“Pardes” is a Hindi word. (It is also the name of an extremely dramatic and over the top Bollywood movie but I am not going there today.) In English, it means “foreign land,” or “a land that is not one’s own.”

How do you know when something is your own? Is it when you feel comfortable getting lost in the subway line? When you know know the best ice-cream spots? Maybe when you have your own favorite Zen spots? I am not very sure.

I lived in India for about 23 years of my life. For the first 7 years, I lived in the capital, New Delhi. And then I moved into the land of dreams, Bombay (now called Mumbai, but I still call it Bombay). Bombay has been that high school best friend, the one that grows up with you and knows all your darkest secrets but still accepts you for who you are. Bombay is that friend who will constantly throw challenges at you in the form of terrible monsoons, scorching summers, non-existent winters and deathly traffic, but you will never love it less. Bombay is the city that gave me some of my best “real” friends, that introduced me to the kind of people who stay in your life forever. So when I decided to pack up and leave, it was no small transition.

I moved to upstate New York, to Syracuse to be specific, to complete a graduate program. I left the sweltering months in Bombay to be suddenly pushed into the black hole of winter. Syracuse was so cold! All of the time. I knew it would be like that–I had done my research–but knowing something and experiencing it are two different things altogether.

After completing my program in Syracuse, with occasional trips to New York City and California, I finally did what most people my age would dream of doing: I moved to the Big Apple. It was then that a journey of self-discovery and a situation of self-actualization began.

For me, New York City (and America in general) was built on ideas I had read in books and seen in movies–until I actually visited the place. My first trip to the United States was when I was 10. I did the classic tourist things: visited the Capitol, went to Disneyland, and ended with a trip up the Empire State Building. It was at that moment, when I looked down from the viewing deck of the Empire State Building, into that crazy bustling city, that I knew that I would live here someday.

I moved into New York City with the hope of pushing myself towards something big. I wanted to find a great job, meet exciting people and experience the occasional food coma. I believed I’d like New York because I was from Bombay, and wasn’t Bombay called the New York of India? It would be the same, right? The cities were so similar: both advertised as the city of dreams, crowded and bustling with excitement, great public transport, and beautiful skylines. So, ideally, I shouldn’t have a hard time carving my niche here…or so I thought.

Contrary to popular belief (and I blame my Instagram account for that), New York was not all exciting and familiar. I was pretty sure I would love Manhattan, and I probably did for a while. But it wasn’t long before I began to feel myself gravitate towards Brooklyn. Brooklyn is so much easier to be in; Manhattan is just very hard and boisterous. A little too boisterous for my liking. I hate Times Square, I hate walking through the mirage of people who walk like snails and stop to take pictures of every blinking light in that spot. I hate that people come into the city to just walk through Central Park for the millennial purposes of selfies and social media. And of all the things I hate, I especially hate that people think I am “lucky” to be living in this city.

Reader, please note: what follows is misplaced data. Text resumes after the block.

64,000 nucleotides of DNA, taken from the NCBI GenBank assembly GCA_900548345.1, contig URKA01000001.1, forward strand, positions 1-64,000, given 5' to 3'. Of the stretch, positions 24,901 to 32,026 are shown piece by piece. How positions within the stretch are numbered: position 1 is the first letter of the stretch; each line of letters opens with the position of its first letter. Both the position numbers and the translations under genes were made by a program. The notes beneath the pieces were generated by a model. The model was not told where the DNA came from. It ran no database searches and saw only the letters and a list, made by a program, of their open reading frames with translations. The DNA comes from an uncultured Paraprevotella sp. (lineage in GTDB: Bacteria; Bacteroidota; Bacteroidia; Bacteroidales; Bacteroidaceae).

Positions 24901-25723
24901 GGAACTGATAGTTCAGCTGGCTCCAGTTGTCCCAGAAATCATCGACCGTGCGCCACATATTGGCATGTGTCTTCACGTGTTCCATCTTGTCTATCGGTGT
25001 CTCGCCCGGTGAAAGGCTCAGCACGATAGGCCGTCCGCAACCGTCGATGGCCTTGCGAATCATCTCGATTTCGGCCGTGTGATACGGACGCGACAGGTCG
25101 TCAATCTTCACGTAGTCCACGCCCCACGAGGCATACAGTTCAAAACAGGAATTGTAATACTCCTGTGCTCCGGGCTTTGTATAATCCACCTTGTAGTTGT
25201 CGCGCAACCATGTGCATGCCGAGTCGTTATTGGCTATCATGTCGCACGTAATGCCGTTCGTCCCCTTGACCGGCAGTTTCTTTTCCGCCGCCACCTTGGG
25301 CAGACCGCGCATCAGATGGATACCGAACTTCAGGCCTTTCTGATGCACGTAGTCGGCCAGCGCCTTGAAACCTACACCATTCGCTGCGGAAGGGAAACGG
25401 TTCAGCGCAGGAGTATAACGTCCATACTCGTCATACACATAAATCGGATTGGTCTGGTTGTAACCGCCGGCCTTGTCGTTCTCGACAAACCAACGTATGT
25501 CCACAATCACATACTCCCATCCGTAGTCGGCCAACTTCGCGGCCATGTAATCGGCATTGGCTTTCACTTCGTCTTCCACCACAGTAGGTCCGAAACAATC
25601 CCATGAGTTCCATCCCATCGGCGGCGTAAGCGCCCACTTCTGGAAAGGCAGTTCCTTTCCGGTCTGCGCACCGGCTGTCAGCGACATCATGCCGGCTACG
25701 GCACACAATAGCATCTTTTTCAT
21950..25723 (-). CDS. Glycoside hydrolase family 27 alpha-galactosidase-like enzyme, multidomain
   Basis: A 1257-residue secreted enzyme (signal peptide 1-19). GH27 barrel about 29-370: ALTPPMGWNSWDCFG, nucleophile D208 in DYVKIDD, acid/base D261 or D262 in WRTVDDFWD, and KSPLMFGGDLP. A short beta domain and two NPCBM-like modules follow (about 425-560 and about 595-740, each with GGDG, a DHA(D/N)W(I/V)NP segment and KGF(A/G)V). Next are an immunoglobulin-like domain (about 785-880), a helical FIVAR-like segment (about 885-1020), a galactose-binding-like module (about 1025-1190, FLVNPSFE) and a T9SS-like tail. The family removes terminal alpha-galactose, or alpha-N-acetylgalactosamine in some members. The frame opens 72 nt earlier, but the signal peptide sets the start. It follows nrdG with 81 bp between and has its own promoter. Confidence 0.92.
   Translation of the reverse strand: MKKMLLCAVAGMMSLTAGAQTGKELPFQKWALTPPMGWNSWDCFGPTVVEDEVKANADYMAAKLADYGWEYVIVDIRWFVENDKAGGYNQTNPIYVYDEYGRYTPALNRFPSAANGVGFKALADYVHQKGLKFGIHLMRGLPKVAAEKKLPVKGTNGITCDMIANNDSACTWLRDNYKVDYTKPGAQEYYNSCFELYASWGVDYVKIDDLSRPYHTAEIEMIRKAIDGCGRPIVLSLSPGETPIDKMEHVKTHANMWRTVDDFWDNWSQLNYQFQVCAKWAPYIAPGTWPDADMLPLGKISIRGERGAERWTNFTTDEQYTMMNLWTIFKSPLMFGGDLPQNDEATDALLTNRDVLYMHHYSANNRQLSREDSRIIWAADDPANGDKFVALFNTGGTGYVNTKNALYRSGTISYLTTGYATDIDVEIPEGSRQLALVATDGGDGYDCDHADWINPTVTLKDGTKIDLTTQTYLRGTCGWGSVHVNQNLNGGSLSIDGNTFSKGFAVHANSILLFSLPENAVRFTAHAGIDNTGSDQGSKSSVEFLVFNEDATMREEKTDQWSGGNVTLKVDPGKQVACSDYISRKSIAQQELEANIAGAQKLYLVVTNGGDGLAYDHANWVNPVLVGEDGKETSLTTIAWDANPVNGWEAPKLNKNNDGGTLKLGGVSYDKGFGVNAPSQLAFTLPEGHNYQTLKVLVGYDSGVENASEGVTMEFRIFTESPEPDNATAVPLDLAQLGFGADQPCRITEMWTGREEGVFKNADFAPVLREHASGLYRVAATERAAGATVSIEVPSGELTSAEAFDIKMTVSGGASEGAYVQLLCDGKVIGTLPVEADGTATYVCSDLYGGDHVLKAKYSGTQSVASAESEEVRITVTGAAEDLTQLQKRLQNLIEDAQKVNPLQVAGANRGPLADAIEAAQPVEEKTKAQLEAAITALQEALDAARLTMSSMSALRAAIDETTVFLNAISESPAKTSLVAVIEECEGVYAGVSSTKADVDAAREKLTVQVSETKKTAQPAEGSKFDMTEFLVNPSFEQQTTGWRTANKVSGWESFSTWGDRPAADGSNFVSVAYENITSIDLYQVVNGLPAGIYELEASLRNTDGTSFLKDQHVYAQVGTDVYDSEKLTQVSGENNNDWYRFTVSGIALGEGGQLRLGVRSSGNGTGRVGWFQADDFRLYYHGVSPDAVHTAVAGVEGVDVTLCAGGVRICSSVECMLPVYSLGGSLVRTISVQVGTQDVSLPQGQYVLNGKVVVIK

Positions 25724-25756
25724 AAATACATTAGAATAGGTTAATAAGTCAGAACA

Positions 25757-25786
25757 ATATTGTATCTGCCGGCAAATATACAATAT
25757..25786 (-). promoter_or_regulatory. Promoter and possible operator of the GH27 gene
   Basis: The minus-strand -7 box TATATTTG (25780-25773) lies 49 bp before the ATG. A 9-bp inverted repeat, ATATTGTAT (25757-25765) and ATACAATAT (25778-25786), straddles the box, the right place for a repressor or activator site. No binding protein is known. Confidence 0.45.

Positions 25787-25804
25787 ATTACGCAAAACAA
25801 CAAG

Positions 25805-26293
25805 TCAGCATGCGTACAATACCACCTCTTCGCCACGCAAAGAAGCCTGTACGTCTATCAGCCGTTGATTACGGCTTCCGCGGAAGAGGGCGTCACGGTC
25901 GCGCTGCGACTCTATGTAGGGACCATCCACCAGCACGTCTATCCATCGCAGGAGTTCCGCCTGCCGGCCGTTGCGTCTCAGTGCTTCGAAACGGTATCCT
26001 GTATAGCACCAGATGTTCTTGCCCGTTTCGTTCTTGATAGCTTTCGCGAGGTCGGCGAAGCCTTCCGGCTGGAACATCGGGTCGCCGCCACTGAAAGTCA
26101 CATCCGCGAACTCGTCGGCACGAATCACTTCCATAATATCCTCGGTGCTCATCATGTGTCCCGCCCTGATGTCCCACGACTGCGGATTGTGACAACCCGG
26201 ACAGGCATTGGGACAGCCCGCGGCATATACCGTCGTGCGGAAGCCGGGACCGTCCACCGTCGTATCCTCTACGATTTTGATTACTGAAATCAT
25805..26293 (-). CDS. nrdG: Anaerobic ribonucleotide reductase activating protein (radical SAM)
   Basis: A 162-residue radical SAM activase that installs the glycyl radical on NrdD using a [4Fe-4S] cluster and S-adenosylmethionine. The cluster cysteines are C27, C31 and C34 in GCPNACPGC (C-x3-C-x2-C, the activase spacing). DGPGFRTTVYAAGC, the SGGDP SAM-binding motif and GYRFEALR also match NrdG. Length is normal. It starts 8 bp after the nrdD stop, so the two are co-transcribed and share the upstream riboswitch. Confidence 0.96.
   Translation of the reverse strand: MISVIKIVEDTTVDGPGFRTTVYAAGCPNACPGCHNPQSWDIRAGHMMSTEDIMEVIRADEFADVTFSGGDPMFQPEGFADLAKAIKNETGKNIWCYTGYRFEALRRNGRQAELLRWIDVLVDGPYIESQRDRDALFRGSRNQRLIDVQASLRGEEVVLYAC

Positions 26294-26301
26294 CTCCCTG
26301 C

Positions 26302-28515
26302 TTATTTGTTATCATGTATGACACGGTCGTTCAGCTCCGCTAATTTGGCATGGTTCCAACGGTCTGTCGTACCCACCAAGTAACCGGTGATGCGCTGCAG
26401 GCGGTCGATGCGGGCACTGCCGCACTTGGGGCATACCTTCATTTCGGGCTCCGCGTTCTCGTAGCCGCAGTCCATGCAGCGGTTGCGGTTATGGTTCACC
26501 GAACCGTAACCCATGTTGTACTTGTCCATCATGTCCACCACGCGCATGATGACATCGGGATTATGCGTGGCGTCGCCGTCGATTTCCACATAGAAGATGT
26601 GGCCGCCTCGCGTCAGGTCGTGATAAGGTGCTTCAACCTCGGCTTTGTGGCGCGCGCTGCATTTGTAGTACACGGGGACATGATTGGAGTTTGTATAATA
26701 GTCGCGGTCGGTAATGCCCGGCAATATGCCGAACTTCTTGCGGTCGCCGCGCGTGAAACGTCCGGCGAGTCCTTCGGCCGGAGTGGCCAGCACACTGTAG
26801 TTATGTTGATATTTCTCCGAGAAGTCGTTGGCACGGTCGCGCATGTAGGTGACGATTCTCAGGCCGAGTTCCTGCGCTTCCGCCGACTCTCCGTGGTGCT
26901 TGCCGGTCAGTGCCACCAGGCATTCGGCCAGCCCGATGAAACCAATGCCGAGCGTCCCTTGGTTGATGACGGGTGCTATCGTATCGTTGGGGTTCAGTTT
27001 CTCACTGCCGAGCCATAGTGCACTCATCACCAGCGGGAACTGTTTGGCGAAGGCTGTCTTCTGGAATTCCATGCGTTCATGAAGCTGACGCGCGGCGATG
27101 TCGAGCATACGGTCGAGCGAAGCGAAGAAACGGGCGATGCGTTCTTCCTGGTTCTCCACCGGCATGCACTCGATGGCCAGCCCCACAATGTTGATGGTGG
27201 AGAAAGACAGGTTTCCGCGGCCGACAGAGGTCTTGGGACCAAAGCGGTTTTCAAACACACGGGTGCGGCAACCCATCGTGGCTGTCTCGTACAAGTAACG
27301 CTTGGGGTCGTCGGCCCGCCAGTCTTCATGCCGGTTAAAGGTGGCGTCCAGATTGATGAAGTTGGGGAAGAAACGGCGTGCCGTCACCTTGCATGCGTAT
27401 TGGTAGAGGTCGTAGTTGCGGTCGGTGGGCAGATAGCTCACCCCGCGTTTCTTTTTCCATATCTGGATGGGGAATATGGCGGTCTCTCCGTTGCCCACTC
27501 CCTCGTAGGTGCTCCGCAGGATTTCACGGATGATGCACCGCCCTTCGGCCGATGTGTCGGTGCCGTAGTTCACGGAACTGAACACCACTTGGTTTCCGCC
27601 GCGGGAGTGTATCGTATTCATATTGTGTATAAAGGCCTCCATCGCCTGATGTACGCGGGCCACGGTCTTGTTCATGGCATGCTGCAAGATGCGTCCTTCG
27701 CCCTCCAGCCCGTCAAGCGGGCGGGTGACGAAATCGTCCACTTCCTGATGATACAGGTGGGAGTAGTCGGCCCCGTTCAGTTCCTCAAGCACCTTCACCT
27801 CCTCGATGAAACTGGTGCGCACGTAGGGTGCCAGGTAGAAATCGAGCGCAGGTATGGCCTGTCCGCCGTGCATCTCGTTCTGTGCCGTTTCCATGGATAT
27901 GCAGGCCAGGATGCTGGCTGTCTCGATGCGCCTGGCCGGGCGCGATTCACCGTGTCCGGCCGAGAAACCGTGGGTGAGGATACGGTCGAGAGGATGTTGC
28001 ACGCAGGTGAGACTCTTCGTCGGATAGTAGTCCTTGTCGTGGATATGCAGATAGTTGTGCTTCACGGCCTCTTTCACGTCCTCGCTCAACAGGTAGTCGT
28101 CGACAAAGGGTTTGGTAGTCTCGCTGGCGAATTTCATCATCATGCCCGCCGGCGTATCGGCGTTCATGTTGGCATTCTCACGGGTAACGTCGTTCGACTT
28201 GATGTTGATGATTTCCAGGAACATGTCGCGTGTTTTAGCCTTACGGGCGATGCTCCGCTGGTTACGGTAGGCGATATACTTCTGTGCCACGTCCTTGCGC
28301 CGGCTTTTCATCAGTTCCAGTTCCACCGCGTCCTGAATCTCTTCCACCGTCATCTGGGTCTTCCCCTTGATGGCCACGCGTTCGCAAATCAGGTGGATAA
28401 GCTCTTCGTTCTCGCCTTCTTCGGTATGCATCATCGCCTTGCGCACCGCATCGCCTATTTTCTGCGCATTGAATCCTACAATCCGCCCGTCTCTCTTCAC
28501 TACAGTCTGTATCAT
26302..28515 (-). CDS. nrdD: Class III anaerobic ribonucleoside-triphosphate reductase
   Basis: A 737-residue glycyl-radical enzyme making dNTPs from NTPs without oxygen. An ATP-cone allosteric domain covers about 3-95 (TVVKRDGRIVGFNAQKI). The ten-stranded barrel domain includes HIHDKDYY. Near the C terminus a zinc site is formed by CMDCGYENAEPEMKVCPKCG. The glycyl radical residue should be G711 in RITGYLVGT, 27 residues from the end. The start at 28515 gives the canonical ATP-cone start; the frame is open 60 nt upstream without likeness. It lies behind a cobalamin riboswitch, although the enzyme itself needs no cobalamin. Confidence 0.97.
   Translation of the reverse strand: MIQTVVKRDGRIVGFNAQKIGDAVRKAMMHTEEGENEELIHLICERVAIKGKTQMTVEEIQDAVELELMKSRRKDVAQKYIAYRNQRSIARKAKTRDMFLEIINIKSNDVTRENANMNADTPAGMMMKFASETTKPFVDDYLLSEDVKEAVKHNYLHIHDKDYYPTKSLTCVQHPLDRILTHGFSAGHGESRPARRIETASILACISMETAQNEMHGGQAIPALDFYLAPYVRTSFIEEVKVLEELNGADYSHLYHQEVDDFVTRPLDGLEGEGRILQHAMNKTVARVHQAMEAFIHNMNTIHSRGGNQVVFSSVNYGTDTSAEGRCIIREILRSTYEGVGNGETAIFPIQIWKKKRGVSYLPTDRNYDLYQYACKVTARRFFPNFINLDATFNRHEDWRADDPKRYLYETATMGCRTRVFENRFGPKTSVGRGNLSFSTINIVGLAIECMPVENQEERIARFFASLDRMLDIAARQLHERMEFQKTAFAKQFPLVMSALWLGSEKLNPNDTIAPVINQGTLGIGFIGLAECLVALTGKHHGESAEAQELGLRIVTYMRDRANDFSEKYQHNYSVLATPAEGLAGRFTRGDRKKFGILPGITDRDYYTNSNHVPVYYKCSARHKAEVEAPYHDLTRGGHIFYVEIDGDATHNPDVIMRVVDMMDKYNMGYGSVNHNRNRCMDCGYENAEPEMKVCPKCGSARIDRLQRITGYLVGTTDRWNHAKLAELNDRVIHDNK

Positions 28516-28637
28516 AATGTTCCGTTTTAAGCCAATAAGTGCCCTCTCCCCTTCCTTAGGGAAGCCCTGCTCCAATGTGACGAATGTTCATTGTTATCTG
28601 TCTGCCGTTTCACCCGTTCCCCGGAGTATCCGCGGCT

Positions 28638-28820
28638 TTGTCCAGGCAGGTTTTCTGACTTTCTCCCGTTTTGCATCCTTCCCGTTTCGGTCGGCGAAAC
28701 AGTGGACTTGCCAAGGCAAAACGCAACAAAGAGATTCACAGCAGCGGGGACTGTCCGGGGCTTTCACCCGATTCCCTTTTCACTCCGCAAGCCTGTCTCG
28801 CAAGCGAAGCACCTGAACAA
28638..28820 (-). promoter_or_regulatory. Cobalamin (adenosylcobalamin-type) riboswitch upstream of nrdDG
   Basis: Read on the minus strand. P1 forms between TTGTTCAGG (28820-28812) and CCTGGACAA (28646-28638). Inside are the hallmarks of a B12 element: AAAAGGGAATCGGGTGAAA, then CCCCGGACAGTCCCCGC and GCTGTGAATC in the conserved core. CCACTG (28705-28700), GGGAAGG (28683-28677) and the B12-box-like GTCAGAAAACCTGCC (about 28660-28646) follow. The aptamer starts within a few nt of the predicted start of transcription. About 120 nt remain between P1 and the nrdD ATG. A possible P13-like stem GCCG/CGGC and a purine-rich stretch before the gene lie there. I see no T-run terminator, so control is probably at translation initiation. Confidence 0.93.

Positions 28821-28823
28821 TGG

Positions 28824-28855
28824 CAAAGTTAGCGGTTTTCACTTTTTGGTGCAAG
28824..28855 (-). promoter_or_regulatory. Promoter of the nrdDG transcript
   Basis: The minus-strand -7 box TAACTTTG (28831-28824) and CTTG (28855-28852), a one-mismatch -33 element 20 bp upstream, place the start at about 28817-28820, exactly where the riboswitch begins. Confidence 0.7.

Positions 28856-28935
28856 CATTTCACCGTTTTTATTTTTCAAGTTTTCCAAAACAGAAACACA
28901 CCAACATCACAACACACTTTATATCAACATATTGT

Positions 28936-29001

Here’s the thing: living in New York has nothing to do with luck. It has a lot to do with hard work and perseverance. I barely see my friends over the week; our plans always consist of a weekend brunch or movie. I have often thought to myself that this situation never occurred when I was in Bombay. I always had plans, places to be, people to be with. I do not in New York. Now, if I take a step back and think logically, that would be obvious. I did live in Bombay my whole life, I do have high school friends and work friends and other kinds of friends there. So yes, Bombay had that advantage that New York does not. But even then, why was this city not welcoming me? I may never know.

I have tried to love New York. My closest friend/soul sister/peanut butter to my jelly person defines my relationship with New York as the love-hate variety. She has experienced all my moments in the city via excessive messages, Snapchat images and late night calls. She knows it all.

“You have genuinely tried to love this city. And you have tried really hard but it does not strike a chord. Some cities do and some don’t and with New York, it never did.”

So now, almost two years later, I am about to leave New York City to go back to Bombay and I am beyond excited. What I have gathered from these two years is that your love for a city has a lot to do with the people in it. New York taught me a lot of things about myself, among them how to be more independent and happy with myself.

New York, I am about to leave you, the city that taught me to be a strong and fiercely independent human being, to go back to something familiar and comfortable. I tried so hard to love you but could not, but we will still have a relationship that I will cherish for life. Bombay, I hope we can start where we left off.

I thought New York was my “pardes” when I arrived, but it hasn’t turned out to be. It is a little more home than it was when I first got here, but it has never become what I hoped it would. Maybe next time?

Ishani currently lives in Brooklyn, New York. When she is not watching or reviewing a play she can be found binging Gilmore Girls or eating sushi, preferably both at the same time. She has an extensive knowledge of Bollywood filmography and makes weekly trips to Barnes and Noble.